I particularly like that one, especially in context of the Left’s fascination with all things Islamic these days. Does anyone really believe that Jefferson would have submitted to paying the jizya? Or that he would have supported the blasphemy laws found under Shariah?

And just in case people take the above quote to suggest atheism is better, consider this one:

God who gave us life gave us liberty. Can the liberties of a nation be secure when we have removed a conviction that these liberties are the gift of God? Indeed I tremble for my country when I reflect that God is just, that his justice cannot sleep forever.

After seeing Jefferson and reading his quotes, honestly, the rest of the monuments we saw were a bit of a let down. FDR’s memorial is, frankly, tainted by his progressivism. Hurray for Social Security – ’cause that’s just done so many wonderful things for our country. People forget that churches, charities and religious institutions were getting the job done of feeding the poor during the Great Depression. It was governmental interference in the market that both caused the problem (the Smoot-Hawley Tariff Act), as well as prolonged it. Not that I want to get into a lengthy debate here. Martin Luther King Jr.’s memorial was okay, except that he looked so grim-faced. And nowhere in the memorial are any of his immortal words from the “I have a dream” speech. Is it because we really do want to judge people by the color of their skin and not the content of their character? Or are any judgments on a person’s character due to the color of their skin? I think not. Given that our current President is half-black, half-white, would it be appropriate to say I don’t like the white half of him because it’s plagued by liberal cultural Marxism?

I’ll take tongue out of cheek now. 🙂

We also climbed the steps to the Lincoln Memorial. He didn’t have nearly as much as Jefferson had, but I did like this quote from his second inaugural:

Fondly do we hope—fervently do we pray— that this mighty scourge of war may speedily pass away. Yet, if God wills that it continue, until all the wealth piled by the bond-man’s two hundred and fifty years of unrequited toil shall be sunk, and until every drop of blood drawn with the lash, shall be paid by another drawn with the sword, as was said three thousand years ago, so still it must be said ‘the judgments of the Lord, are true and righteous altogether.’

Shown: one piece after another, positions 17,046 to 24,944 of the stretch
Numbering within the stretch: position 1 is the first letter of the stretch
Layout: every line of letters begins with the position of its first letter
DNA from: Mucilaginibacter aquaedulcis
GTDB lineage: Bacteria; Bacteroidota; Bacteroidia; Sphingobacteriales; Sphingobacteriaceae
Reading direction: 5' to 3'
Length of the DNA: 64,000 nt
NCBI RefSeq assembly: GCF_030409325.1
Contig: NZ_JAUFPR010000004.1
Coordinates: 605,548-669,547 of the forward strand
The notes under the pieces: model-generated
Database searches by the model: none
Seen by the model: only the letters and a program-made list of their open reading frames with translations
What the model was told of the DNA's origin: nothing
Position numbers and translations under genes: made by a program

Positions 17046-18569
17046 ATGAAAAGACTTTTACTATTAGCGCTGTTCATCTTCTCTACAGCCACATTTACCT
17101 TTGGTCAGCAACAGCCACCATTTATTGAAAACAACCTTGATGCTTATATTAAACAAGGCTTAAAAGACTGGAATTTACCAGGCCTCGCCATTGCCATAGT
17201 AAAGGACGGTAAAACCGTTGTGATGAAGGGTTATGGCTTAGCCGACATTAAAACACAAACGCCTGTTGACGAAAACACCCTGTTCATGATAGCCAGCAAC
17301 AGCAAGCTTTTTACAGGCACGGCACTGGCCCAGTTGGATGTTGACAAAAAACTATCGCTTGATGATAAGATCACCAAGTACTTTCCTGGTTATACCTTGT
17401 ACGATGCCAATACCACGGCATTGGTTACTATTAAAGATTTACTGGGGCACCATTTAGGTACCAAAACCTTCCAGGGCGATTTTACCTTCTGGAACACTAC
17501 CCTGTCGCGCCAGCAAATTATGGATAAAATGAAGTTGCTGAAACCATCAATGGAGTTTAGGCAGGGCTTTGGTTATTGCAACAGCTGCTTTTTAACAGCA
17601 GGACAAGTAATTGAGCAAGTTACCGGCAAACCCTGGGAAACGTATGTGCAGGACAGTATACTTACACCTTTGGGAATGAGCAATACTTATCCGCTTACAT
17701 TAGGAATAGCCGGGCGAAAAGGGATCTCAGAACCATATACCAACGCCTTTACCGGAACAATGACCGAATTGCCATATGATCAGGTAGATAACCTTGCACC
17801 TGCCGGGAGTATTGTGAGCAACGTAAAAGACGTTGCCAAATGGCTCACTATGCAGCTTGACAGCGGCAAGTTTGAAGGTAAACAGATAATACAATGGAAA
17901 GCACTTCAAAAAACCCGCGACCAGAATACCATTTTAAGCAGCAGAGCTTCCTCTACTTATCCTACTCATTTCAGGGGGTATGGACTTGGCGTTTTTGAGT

After that, we wandered around the World War II Memorial (still under construction) and the Washington Monument (still under repair), and then headed back–footsore and weary. Spent the rest of our evening ensconced in our room, cozy and warm, reading or enjoying some shows on TV.

This morning I woke to eight inches of snow on the ground and closings everywhere. Felt right at home. Fortunately, though, not all the museums are shut down, so I’m hoping we can hop over to Air and Space and maybe another one and not lose the day just ’cause these poor southerners don’t know how to handle a little precipitation.

Yeah, that tongue’s found its way back to my cheek again.

And I hope we’ll actually get a chance – probably in the next two days – to get up to the Old Post Office tower. I’ll leave you fans of Jefferson’s Road to guess why… 🙂

Just a dip on the weekend…

After a slight dip over the weekend, it looks like Jefferson’s Road is back out on top again. Here’s the rank:

This is essentially where we were on Friday, going into the weekend. I had suspected there’d be a drop off. Now we’re back to where we were. I don’t know whether or not we’ll keep on climbing, but I hope so! 🙂

We’ve given away almost three hundred copies since going free. I’m sure that’ll keep climbing as well, but it’s good to know the readership is growing.

I hope you guys like the series!

And So It Begins…

The Christmas sale is off and running. The early morning returns are showing the first few nibbles of interest. I’ll doubtless be checking this every hour or so through till Wednesday to see how things go. I hope those of you checking out the books for the first time enjoy them – especially all you new Kindle owners out there.

In the meantime, I’ve uploaded a new chapter to In The Widening Gyre which you can find here. I hope everyone has a very Merry Christmas if I don’t talk to you again before Tuesday.

This is utterly unrelated to writing, but it’s not the kind of thing that should be left unsaid.

God is an Amazing, mind-blowingly generous God.

Like many people, we’ve had our share of financial struggles these past few years (and while I’m hopeful that my writing might be our ticket to better things, it ain’t happened yet!), not to mention the various health scares since Wendy’s brush with cancer, but today we got blessed.

Mind you, I consider even the trials we face to be a blessing. I know God means them for our good, and that He is producing a weight of glory in us that far exceeds anything we might face on this earth–but the simple fact is, trials suck. They need a defense. It takes effort to see them as blessings, to find the good in them.